Q. Do you agree with me that there is not a single
reference here as to how these four million Jews who were to
be brought there over a period of four years, were to earn
A. As far as I recall, and I believe that is also expressed
in this file, the idea was that of a so-called dove-tailing
system. This meant that the first groups of immigrants would
have to create the conditions so that those who would follow
them would find means of livelihood, and that is how it
would go on. If the necessary capital were pumped in, if
those in charge of the island were to allow the required
freedom of investment, then in these times of war, after
all, millions upon millions of human beings were moved
around and sent all over the world, then I can see no reason
why this would not have been possible. At any rate,
significantly better than the proposal put forward by the
Foreign Office – rather by the German Ambassador in Paris –
to send the Jews to the East, to the Eastern Occupied
Q. When you are speaking of deportation to the East, you
mean deportation for the purpose of extermination, because
in the East things were not at all that bad, three and a
half million Jews lived there, didn’t they?
A. I mean, in this connection, the deportation to the
occupied Russian areas, as this is expressed in a letter by
embassy counsellor Zeitschel to his ambassador. This letter
– I think, I am not sure – is not included in these
documents, but it was published in Poliakov (Red). It was, I
think, a subject at Nuremberg….
Q. Are you referring to deportation for extermination, or
not? That is my question.
A. Deportation for extermination that I cannot judge, as it
had not been determined in advance whether they were going
to extermination or not. That was not known to the authority
concerned with the matter of the drawing up transport
Q. And as you saw that the Madagascar Plan was not going to
be carried out, you said to yourself, with a rude curse on
your lips: Well, I shall now carry out the task my superiors
have set for me – that is deportation, and I shall do that?
A. No, this interpretation of my thinking is not correct.
Rather – and this I remember very clearly after I received
the decision that Madagascar had been abandoned at that
point – and I want to stress this, I was very bitter that
this attempt also went awry and failed. I told myself: “All
right, now there is no sense any longer to make plans on my
own intiative. I am too weak and too powerless for that. I
shall now – it was war time – do only that which I am
ordered and whatever I am responsible for.” I was in
uniform, I could not get away, I tried to get away, as was
established, and I had to obey. For my part, I recognized my
powerlessness with regard to my own proposal, or my own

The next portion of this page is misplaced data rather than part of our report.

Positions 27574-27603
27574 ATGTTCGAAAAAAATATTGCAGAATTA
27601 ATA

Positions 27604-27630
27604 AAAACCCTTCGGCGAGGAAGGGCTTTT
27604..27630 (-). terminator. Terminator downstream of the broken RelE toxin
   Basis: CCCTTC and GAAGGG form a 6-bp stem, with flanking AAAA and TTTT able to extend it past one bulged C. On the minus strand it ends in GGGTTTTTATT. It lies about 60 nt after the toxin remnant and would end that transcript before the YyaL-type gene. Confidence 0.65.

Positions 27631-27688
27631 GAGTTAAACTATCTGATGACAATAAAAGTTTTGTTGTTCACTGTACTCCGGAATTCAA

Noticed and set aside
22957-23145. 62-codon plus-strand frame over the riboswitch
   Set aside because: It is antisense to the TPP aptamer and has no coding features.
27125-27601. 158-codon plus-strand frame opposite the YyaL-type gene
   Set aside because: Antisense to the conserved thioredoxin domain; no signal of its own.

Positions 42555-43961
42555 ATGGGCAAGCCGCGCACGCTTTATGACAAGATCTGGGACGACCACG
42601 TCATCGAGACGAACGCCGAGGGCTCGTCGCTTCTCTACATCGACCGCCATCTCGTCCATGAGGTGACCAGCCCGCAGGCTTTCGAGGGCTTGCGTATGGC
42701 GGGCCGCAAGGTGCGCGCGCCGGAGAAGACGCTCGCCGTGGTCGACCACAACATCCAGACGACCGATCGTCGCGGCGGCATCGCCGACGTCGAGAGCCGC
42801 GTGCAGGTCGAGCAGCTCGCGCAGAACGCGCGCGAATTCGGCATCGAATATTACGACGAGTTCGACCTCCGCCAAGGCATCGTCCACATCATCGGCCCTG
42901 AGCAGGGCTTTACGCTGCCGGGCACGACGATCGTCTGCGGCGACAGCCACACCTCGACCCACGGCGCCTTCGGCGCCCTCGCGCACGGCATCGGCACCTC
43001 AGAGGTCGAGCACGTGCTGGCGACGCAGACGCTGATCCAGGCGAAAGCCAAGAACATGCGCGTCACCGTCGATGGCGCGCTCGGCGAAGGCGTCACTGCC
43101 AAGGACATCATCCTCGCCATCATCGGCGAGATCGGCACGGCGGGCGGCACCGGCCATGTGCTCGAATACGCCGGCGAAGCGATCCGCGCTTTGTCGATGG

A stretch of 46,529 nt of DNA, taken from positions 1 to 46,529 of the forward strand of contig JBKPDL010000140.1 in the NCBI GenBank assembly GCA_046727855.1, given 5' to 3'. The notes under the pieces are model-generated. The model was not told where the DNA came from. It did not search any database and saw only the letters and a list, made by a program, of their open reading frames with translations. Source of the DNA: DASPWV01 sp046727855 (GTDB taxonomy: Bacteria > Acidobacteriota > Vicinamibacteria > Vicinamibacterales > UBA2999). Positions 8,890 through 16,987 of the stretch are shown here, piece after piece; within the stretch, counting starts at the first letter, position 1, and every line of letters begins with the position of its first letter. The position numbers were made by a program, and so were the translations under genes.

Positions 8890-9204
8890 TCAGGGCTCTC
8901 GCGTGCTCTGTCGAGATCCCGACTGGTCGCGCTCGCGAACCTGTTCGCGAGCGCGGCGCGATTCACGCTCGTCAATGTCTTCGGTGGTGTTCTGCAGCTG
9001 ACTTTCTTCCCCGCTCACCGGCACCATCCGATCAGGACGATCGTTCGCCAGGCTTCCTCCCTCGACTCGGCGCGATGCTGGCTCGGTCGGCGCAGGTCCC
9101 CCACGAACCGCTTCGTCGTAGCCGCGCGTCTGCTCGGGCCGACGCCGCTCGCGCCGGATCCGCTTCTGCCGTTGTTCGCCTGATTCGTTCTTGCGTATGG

idea, because these were ground up and crushed by stronger
Judge Halevi: How many inhabitants were there in
Madagascar at the time?
Accused: I do not know this, Your Honour, but I do know
that at that time….
Judeg Halevi How many, approximately?
Accused: Perhaps two or three million, I do not know, I
can’t say exactly any more, and those were to have been
resettled, I think, under the peace treaty.
Judge Halevi: According to this report, there were four
million people there. Where were they to have been
resettled? Where were they supposed to have emigrated to?
Accused: Your Honour, I cannot give a precise answer to
this. It was to have been negotiated in the peace treaty. Of
course, always according to the conception of those days,
that Germany was to be on the winning side.
Attorney General: For you, the main thing in this plan was
that Madagascar was an island, and that thereby contact
between the Jews and the outside world be prevented, as is
stated on page 2 of the plan.
Accused: That was most surely not my plan, or my idea or
my wish. Quite the contrary – and I have other evidence for
this – it was my wish and my idea to help in the creation of
a spot where the Jews could live.
Q. Go ahead and declaim about this spot. Is it true that
this plan was approved?
A. The plan was approved, that is correct, yes.
Q. And why was it not implemented?
A. Because the military situation overtook this whole
Q. If so, whom were you angry at?
A. I was angry first at the constant attempts by the
Foreign Office, and secondly at fate, which at that time
robbed us of the Madagascar opportunity.
Q. The Foreign Office eventually agreed to implement this
plan, but you say that the military situation no longer made
this implementation possible.
A. I think that the lack of consent by the Foreign Office